Monday, 15 November 2010

Encrypting PowerShell credential passwords

So continuing from my last post, after getting my monitoring script to work, I set about trying to introduce some semblance of security to at least partially hide the plain text password held within the script.

My initial success was through the use of the ConvertTo-SecureString and ConvertFrom-SecureString cmdlets. Essentially (or least as far as I understand it), the first of these converts some form of password string into some kind of system value, eg if you try simply outputting the contents of $password in the first script, it simply returns something like 'Secure-String', rather than a representation of the password itself. The second cmdlet converts that system value into an actual string value, though it's encrypted rather than the original ascii text as we'll see shortly.

So, my first task was to get hold of that encrypted version of the string, so I could then put that direct into the script, and use it in place of the plain text password. Using the following code I encrypted the password and then outputted it into a text file.

$password = "<password>"
$secure = ConvertTo-SecureString $password -force -asPlainText
$bytes = ConvertFrom-SecureString $secure
$bytes | out-file c:\batchscripts\securepassword.txt

Extracting the resulting string from the text file, I added it into my script, and then adjusted the ConvertTo-SecureString line to receive an encrypted string rather than a plaintext one as you can see below.

$encrypted = "01000000d0818c7a00c04fc297eb0100005facd6ca6de9cea76f00d66edd9b000200000ad8d083414008862f428071c6ae0100e0000bc55db88fe323270008f8719303e96f00000a81f1800000003660000a8000000100000009b2d8ff163728442ad93544b7dccad8500000000048000c9ddf0115d1100a000e0045dfadc703191efaac7e6000490ad18f2ced20db2ccabac0000b2b660bd2a75dc73ba7a278f448"
$username = "<username>"
$password = ConvertTo-SecureString -string $encrypted
$myCred = New-Object System.Management.Automation.PSCredential $username, $password
if (test-connection -computername <computername> -source <source> -Credential $myCred -Quiet)
{"1";exit "1"}
else {"2";exit "2"}

To my relief this then worked, exactly like the original script! Filled with joy (ok, maybe not joy, but certainly pleased with myself), I updated the monitoring system to use the new script, set it running, and can you guess what happened? Yep, it failed. I went through all the settings, they were fine. I switched back to using the old script, it worked again.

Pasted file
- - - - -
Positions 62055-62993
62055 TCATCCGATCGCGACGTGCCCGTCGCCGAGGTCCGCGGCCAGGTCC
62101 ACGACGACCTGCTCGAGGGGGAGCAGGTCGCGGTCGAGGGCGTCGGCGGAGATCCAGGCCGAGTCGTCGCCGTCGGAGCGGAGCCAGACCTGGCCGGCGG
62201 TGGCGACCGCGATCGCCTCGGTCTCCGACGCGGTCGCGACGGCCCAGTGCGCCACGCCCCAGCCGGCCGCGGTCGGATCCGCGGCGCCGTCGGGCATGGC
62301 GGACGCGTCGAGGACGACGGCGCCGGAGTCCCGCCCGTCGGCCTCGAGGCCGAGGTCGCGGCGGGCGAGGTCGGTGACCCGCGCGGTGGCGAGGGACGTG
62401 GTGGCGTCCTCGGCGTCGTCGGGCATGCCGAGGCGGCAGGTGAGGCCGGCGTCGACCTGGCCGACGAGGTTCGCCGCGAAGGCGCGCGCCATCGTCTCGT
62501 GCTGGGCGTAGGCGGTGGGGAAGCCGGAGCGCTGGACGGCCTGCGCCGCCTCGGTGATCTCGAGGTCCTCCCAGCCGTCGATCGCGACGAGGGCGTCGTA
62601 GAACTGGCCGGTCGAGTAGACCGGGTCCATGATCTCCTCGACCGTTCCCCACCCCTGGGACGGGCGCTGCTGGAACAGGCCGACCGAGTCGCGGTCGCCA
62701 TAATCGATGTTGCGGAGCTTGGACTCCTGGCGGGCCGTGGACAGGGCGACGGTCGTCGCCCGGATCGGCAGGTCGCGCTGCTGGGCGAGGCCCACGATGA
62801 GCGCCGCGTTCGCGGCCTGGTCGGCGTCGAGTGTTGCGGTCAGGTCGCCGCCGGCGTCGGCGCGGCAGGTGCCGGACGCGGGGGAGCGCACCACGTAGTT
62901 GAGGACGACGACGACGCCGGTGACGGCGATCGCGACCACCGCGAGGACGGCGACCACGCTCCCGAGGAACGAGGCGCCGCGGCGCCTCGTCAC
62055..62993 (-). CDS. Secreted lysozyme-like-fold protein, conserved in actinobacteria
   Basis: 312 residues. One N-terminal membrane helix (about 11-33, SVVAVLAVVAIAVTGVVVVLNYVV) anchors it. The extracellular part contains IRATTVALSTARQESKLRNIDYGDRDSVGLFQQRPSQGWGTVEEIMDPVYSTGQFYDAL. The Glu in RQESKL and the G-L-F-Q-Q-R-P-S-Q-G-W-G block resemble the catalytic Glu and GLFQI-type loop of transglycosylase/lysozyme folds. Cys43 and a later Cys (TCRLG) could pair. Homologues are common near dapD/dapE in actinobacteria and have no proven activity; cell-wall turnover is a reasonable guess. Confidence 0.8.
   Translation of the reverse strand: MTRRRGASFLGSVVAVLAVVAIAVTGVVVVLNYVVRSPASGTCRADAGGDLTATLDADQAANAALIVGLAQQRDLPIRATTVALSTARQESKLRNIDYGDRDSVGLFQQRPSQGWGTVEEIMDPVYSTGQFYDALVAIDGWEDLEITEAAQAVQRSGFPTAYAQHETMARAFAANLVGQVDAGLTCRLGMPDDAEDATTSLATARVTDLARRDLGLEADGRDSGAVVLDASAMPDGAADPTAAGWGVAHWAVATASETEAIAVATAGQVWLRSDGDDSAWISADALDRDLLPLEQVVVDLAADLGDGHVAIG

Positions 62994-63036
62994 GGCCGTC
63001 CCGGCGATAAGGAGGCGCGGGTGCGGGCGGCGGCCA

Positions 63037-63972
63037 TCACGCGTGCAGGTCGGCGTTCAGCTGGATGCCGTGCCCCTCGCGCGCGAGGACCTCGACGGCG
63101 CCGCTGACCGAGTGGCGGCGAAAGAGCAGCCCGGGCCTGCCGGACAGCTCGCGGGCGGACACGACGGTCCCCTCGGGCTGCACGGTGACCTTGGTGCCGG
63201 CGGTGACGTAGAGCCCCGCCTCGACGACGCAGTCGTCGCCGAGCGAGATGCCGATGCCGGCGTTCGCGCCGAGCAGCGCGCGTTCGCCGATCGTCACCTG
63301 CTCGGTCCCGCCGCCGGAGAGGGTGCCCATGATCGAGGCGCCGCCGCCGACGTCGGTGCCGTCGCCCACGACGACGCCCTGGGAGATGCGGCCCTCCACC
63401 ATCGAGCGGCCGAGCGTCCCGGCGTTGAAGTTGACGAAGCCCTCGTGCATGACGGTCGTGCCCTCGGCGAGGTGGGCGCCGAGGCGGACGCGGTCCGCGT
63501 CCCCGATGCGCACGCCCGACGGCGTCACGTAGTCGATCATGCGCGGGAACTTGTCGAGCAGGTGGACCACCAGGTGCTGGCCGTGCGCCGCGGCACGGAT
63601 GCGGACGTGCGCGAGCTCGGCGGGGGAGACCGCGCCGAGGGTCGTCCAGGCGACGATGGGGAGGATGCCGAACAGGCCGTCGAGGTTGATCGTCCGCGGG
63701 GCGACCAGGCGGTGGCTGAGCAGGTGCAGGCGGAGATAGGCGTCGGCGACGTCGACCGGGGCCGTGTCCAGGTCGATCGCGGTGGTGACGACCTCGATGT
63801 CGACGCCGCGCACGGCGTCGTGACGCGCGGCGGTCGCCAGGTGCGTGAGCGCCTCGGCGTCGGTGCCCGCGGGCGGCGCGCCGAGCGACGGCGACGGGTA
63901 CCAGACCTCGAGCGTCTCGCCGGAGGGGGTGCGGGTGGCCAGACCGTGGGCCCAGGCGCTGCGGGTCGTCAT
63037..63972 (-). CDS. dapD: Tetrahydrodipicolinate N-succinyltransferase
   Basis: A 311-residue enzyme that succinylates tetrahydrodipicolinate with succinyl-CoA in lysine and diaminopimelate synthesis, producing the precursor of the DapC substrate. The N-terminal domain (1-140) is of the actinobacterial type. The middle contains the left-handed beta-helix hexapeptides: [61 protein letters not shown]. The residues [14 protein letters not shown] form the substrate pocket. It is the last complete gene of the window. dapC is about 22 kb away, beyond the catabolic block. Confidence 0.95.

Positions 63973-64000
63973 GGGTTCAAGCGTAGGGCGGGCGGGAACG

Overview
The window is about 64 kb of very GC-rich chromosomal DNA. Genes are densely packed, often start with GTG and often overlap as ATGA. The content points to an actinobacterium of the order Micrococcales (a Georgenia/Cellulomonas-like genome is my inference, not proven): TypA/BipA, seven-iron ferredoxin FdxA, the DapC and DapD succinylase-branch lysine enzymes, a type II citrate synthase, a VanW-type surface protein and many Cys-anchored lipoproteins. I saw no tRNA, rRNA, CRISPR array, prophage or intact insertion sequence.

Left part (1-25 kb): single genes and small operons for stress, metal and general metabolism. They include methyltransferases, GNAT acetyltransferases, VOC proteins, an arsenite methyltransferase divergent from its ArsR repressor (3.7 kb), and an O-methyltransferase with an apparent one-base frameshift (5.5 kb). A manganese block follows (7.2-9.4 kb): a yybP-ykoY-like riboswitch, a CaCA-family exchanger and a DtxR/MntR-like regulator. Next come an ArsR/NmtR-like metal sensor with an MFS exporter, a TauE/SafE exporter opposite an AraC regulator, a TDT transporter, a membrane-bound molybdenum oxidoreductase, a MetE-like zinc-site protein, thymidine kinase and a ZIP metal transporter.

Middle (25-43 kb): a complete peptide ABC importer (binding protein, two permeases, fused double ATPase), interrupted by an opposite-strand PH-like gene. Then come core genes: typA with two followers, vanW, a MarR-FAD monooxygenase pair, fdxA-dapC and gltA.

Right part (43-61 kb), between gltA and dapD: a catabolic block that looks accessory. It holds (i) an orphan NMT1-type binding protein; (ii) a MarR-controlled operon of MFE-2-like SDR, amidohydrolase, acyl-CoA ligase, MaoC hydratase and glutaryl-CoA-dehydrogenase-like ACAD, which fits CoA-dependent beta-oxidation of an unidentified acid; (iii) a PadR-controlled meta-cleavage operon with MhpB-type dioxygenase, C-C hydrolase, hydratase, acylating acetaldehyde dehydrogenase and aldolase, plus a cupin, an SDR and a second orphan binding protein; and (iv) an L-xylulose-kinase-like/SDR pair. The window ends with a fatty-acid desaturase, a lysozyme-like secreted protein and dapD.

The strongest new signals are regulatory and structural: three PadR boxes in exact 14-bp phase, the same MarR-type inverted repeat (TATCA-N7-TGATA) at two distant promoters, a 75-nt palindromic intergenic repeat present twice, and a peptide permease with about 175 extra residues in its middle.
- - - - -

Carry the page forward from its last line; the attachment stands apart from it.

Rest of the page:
After scratching my head for a while I had an idea, possibly a crazy one, but worth a try. I set the monitoring system to execute the script that generates the encrypted password so I could see what the output would look like. It was completely different to the one outputted direct on the server! I re-ran the server version, and sure enough, it produced the same output as it did the first time.

Clearly something about the encryption process used in ConvertTo-SecureString is dependant on where it is run. I updated the script with the new string, set the monitoring system going again, and finally it worked!

So the lesson here is that if you try this yourself, what ever system you are using to call your script, you must also get it to call the encryption script as well, and use THAT output to populate your monitoring script with its password.

Friday, 12 November 2010

Remote connection monitoring with PowerShell and IPMonitor

Recently I've been trying to find a way to use a combination of PowerShell and our monitoring system IPMonitor to check connections between two sites.

Picture the scene, three different sites, A, B and C. At site A we have a monitoring system to check various aspects of the services we look after, sites B and C contain various servers, with VPN links joining A to B, A to C and B to C. From A I can check that the VPN links to B and C are up, but what about the link between B and C? That's where I figured PowerShell could come in handy.

After a bit of searching I found the test-command cmdlet which not only allows you to test a connection like you would with ping, but also to specify the source server to test from. After a little tinkering I came up with the following :

$username = ""
$password = ConvertTo-SecureString "" -AsPlainText -Force
$myCred = New-Object System.Management.Automation.PSCredential $username, $password
if (test-connection -computername -source -Credential $myCred -Quiet)
{"1"}
else {"2"}

As you can see, running the script outputs either 1 or 2 depending on the result of the test. Within IPMonitor I then used an External Process Monitor to call the script, compare the script output with the test value (1 obviously), and then display if the connection is up.

The final piece to the puzzle was making the whole thing at least a bit more secure. For the terminally paranoid, having a script sat there containing a server password doesn't really fill you with joy, so I managed to encrypt the password and use that instead. As it turned out though, doing that in conjunction with IPMonitor turned out to be harder than expected, but I'll go into details on that later.